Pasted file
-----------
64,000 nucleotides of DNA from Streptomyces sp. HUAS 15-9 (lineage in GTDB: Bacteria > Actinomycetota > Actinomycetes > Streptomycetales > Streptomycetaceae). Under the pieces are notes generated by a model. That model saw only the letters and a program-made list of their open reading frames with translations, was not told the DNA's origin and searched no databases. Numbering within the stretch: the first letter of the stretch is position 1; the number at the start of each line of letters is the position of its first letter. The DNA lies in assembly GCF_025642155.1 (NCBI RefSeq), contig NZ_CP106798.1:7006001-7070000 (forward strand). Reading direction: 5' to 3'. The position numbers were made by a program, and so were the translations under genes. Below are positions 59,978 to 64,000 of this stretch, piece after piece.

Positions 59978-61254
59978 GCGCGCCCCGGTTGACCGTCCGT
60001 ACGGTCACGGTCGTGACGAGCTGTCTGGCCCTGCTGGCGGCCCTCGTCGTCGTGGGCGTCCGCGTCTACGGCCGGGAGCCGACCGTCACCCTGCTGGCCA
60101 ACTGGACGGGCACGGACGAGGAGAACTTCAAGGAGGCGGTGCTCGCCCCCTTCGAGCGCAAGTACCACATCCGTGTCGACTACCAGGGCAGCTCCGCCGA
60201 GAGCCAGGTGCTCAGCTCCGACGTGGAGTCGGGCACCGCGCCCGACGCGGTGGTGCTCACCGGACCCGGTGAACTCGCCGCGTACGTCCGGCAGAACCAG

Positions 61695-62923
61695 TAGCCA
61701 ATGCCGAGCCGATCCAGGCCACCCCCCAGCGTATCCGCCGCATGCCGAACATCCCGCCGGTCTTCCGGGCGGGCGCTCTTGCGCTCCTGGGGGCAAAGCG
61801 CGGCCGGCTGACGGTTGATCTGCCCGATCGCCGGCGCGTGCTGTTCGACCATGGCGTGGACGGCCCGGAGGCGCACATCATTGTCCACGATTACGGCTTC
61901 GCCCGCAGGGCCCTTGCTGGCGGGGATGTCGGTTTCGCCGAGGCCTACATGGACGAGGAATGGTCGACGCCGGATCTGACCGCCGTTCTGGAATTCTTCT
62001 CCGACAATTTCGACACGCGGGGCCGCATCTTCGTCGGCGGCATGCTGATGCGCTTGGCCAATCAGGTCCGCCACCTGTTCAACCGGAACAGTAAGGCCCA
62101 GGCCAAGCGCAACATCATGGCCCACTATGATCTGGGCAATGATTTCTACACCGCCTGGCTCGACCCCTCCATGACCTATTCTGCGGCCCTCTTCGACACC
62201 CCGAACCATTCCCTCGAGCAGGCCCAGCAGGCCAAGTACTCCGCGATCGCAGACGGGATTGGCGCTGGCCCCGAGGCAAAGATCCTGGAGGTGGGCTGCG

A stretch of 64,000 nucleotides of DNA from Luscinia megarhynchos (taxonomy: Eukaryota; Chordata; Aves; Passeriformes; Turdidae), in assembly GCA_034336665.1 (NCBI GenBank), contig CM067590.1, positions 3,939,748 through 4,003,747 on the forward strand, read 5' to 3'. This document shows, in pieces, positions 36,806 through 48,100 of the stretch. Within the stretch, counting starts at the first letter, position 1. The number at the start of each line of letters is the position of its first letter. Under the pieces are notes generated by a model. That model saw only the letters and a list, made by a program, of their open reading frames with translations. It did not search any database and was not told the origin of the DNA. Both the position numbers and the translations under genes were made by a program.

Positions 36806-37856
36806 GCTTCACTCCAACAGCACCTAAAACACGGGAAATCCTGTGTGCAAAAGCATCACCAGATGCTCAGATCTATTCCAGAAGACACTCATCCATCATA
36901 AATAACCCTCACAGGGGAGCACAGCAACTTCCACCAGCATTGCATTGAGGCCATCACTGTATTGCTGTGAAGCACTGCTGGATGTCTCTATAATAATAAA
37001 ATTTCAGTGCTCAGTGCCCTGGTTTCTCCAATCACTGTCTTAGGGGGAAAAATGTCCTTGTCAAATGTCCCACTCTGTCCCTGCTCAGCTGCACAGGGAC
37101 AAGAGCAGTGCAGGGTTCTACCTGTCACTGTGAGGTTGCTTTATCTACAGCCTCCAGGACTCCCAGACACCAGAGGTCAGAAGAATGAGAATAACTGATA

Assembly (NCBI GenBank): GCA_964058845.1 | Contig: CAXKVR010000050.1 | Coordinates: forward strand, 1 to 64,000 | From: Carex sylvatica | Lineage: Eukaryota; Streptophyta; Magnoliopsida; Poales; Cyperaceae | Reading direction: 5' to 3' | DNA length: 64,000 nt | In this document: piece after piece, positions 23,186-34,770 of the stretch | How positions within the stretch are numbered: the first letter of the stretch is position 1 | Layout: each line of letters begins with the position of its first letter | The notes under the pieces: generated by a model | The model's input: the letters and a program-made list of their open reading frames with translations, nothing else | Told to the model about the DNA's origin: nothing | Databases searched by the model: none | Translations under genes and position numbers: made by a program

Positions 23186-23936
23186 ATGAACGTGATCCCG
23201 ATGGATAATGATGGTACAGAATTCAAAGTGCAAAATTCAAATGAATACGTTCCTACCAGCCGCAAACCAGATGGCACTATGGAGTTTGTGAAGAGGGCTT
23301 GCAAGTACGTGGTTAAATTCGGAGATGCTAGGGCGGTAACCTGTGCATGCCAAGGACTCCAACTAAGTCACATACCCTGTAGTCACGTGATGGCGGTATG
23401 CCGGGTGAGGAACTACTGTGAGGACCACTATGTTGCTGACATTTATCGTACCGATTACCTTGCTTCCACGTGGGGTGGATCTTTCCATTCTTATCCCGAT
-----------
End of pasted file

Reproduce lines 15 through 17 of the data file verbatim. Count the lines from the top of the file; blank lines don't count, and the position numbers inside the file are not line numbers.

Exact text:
A stretch of 64,000 nucleotides of DNA from Luscinia megarhynchos (taxonomy: Eukaryota; Chordata; Aves; Passeriformes; Turdidae), in assembly GCA_034336665.1 (NCBI GenBank), contig CM067590.1, positions 3,939,748 through 4,003,747 on the forward strand, read 5' to 3'. This document shows, in pieces, positions 36,806 through 48,100 of the stretch. Within the stretch, counting starts at the first letter, position 1. The number at the start of each line of letters is the position of its first letter. Under the pieces are notes generated by a model. That model saw only the letters and a list, made by a program, of their open reading frames with translations. It did not search any database and was not told the origin of the DNA. Both the position numbers and the translations under genes were made by a program.

Positions 36806-37856
36806 GCTTCACTCCAACAGCACCTAAAACACGGGAAATCCTGTGTGCAAAAGCATCACCAGATGCTCAGATCTATTCCAGAAGACACTCATCCATCATA